Since they have imitation gravity on those things, why don’t they just lower the gravity there and push them up ramps like they’re full of feathers? Heck, you’ll be saving on power this way.

I know I’m being nitpicky here, but it kinda feels like the writers on the show assumed that technology would get rid of the need for logistics. You’re always going to need to load and unload things, no matter how many years in the future you are and, if you ask me, teleporters aren’t going to replace ramps anytime soon.

You know the first thing I see when I Google “ramps”? (Ignoring those constant ads, of course). A Wikipedia article on ramps. It’s a pretty well researched and detailed article, too, listing all sorts of uses for ramps, their discovery and history, even festivals dedicated to them!

The only problem, though, isn’t about inclined planes. It’s about a plant. Specifically: Allium tricoccum,  also known as wild leeks.

So when you Google one of the most important inventions in human history—one of the basic simple machines that makes civilization work—you get a smelly weed that some people like to eat. Maybe it’s just me: I think the invention that allowed us to build the pyramids is a little more important than a backyard pest that makes food smell like old socks.

At least if you search on Wikipedia itself, inclined planes are the first thing to pop up. Whoever runs that site seems to know what they’re doing, unlike those culinary-minded dudes at Google. It’s all that time inside, I’m telling you. It’s not healthy. You need fresh air and sunlight every day, so you don’t end up drooling over random greenery from your yard.

And no, this rant wasn’t inspired by the new diet Maggie is putting me on. It’s a legitimate complaint. I mean, I don’t mind cutting back on red meat even more. I like fish and poultry just fine. I hardly drink more than a beer or two anymore, and I’ve been watching my cholesterol since my bypass 15 years ago.

I really just think that it’s not going to hurt me to eat proper vegetables you find in the grocery store, not expensive health food store stuff I could pull out of my neighbor’s yard. (The one without the dogs, at least. Nice dogs, but I’m not eating anything out of that yard.)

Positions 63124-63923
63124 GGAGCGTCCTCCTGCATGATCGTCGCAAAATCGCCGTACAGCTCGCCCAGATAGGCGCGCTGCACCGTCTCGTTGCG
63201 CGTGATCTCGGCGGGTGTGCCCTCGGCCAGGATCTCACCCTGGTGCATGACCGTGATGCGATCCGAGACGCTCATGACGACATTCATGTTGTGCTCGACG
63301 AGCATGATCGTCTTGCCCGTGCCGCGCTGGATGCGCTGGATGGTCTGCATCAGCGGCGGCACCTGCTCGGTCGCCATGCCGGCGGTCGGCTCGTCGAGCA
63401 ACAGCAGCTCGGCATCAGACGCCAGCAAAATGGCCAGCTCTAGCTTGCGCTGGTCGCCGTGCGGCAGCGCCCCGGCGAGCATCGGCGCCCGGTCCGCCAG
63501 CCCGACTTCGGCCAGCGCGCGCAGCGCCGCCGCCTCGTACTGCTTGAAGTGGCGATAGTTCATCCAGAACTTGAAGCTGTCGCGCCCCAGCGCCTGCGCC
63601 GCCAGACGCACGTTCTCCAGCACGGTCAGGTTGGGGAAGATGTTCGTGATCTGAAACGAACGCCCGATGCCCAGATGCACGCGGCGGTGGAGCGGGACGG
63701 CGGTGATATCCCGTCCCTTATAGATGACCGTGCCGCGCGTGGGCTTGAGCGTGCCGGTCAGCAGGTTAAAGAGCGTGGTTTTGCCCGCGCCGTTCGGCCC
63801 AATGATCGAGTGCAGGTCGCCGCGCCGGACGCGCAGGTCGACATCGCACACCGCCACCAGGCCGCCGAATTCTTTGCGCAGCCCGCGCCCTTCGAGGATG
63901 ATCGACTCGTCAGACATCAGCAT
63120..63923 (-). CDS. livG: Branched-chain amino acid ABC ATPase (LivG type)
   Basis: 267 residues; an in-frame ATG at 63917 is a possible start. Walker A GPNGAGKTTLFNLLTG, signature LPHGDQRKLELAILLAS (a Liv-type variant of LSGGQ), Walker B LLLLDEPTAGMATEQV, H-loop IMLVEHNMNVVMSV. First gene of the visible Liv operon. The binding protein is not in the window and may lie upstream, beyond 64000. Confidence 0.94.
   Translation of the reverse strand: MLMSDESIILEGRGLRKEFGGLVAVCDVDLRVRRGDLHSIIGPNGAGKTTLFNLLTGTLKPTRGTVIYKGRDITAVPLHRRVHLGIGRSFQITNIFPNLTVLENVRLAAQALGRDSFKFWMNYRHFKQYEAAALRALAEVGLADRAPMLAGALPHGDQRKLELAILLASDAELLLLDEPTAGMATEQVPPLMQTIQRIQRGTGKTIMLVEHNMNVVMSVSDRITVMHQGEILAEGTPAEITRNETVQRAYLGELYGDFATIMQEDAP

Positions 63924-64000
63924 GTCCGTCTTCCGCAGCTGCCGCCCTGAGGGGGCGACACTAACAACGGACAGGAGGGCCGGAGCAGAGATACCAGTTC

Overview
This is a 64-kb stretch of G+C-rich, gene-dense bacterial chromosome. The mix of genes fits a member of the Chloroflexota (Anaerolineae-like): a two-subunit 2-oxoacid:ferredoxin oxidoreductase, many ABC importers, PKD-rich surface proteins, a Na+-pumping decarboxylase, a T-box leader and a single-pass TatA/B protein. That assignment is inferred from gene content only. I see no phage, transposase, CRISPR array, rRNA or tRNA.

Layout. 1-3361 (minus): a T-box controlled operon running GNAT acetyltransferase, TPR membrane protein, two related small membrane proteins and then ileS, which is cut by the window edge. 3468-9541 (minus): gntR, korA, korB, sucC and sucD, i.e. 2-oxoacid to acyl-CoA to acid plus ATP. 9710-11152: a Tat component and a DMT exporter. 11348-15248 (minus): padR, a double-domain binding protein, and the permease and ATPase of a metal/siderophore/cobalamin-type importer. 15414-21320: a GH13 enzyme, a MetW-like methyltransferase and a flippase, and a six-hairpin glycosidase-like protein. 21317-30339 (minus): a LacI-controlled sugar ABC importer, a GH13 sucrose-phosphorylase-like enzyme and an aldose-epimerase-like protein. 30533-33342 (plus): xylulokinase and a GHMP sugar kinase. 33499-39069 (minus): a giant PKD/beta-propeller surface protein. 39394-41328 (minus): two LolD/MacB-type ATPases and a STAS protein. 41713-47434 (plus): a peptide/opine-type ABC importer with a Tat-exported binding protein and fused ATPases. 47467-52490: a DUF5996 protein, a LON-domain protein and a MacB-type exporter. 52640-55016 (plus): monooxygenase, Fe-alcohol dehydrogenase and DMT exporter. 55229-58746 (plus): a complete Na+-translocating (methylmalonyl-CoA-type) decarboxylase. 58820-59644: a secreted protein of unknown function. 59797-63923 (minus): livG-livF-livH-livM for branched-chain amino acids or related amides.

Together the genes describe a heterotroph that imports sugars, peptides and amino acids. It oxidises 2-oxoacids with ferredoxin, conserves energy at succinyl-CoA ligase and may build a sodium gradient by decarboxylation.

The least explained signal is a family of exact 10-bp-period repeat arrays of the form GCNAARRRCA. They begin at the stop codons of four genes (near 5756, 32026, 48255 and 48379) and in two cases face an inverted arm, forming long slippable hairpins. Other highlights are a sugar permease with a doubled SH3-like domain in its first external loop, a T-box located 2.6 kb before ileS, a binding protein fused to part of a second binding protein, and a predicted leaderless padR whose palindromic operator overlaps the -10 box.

That’s not the point, though. I just think that Google is doing inclined planes a real disservice.

Ancient Ramp Construction

Information on the Internet about the construction of the great cities and monuments of the Mesoamerican and South American cultures is surprisingly hard to find, it turns out.

The Aztecs were real tricky to find stuff on. Almost every supposed “source” detailing its construction techniques immediately starts going on about how they sacrificed people during construction, then doesn’t bother to actually discuss the techniques they used. I’m no trained historian, but that seems like sensationalism to me, and it sure doesn’t answer my questions.

There are a few interesting tidbits out there, though. Teotihuacan, one of the major Aztec sites, was actually constructed over a thousand years before the Aztecs gained power, by someone else entirely.

The Inca and Mayan empires have a bit more out there to easily find. I had to dig through a lot of nonsense about Mayan prophecies and their mass disappearance, but there was a lot of good stuff. Like this: They actually used a primitive form of limestone-based concrete for much of their construction.

The Incans were the easiest to find information on, since most of the stuff on the Internet is about their construction techniques anyhow. Their buildings were famed for being constructed of huge stone blocks in irregular patterns that for together perfectly, without gaps. You can’t even stick a knife between the stones.

People go crazy over that, some even going so far as to say that there were aliens helping the Incans. (Some nuts out there.) I think it says more about contractors today than it does about ancient construction. Tight seams just take good workmanship.

The stones in Incan constructions were placed by dragging them up huge earthen ramps on log rollers. Interestingly enough, they took the opposite approach to the ramps than the Egyptians, who just put together giant straight ramps. The reason they could do that when the Egyptians couldn’t is pretty simple: the Incan Empire was huge. It was basically the Rome of South America. It could afford to just throw manpower at problems until they were solved.

They did save a little money by using locally quarried limestone or granite, but the empire was wealthy and powerful enough that it could have shipped them halfway across Peru on their excellent system of roads if the whim overtook them. We have tons of archaeological evidence for the Incan ramps, and a few—even still—partially exist.